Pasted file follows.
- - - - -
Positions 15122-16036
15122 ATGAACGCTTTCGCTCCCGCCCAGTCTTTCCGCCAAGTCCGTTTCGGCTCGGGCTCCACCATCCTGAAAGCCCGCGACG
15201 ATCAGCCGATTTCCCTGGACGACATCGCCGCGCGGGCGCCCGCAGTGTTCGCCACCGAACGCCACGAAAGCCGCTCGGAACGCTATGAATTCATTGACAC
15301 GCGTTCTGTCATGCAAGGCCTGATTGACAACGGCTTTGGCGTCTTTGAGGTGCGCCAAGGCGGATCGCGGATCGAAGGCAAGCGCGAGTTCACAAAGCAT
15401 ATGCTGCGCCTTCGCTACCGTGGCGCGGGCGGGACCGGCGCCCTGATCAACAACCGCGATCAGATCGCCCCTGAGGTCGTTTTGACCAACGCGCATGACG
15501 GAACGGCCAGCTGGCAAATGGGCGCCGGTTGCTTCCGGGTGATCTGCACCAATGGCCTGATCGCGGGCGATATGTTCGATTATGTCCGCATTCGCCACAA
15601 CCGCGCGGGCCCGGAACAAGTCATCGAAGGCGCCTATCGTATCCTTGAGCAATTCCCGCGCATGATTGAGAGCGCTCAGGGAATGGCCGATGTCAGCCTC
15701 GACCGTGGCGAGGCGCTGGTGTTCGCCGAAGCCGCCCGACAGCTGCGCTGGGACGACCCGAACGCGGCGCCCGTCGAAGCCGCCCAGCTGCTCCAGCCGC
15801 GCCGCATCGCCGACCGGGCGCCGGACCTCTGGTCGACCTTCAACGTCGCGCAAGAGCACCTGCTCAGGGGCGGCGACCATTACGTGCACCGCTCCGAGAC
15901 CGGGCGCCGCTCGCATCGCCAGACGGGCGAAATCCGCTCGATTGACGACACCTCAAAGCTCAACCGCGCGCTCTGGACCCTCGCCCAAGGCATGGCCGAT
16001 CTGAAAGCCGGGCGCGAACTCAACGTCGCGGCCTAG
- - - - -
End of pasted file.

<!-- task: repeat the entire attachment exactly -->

Positions 15122-16036
15122 ATGAACGCTTTCGCTCCCGCCCAGTCTTTCCGCCAAGTCCGTTTCGGCTCGGGCTCCACCATCCTGAAAGCCCGCGACG
15201 ATCAGCCGATTTCCCTGGACGACATCGCCGCGCGGGCGCCCGCAGTGTTCGCCACCGAACGCCACGAAAGCCGCTCGGAACGCTATGAATTCATTGACAC
15301 GCGTTCTGTCATGCAAGGCCTGATTGACAACGGCTTTGGCGTCTTTGAGGTGCGCCAAGGCGGATCGCGGATCGAAGGCAAGCGCGAGTTCACAAAGCAT
15401 ATGCTGCGCCTTCGCTACCGTGGCGCGGGCGGGACCGGCGCCCTGATCAACAACCGCGATCAGATCGCCCCTGAGGTCGTTTTGACCAACGCGCATGACG
15501 GAACGGCCAGCTGGCAAATGGGCGCCGGTTGCTTCCGGGTGATCTGCACCAATGGCCTGATCGCGGGCGATATGTTCGATTATGTCCGCATTCGCCACAA
15601 CCGCGCGGGCCCGGAACAAGTCATCGAAGGCGCCTATCGTATCCTTGAGCAATTCCCGCGCATGATTGAGAGCGCTCAGGGAATGGCCGATGTCAGCCTC
15701 GACCGTGGCGAGGCGCTGGTGTTCGCCGAAGCCGCCCGACAGCTGCGCTGGGACGACCCGAACGCGGCGCCCGTCGAAGCCGCCCAGCTGCTCCAGCCGC
15801 GCCGCATCGCCGACCGGGCGCCGGACCTCTGGTCGACCTTCAACGTCGCGCAAGAGCACCTGCTCAGGGGCGGCGACCATTACGTGCACCGCTCCGAGAC
15901 CGGGCGCCGCTCGCATCGCCAGACGGGCGAAATCCGCTCGATTGACGACACCTCAAAGCTCAACCGCGCGCTCTGGACCCTCGCCCAAGGCATGGCCGAT
16001 CTGAAAGCCGGGCGCGAACTCAACGTCGCGGCCTAG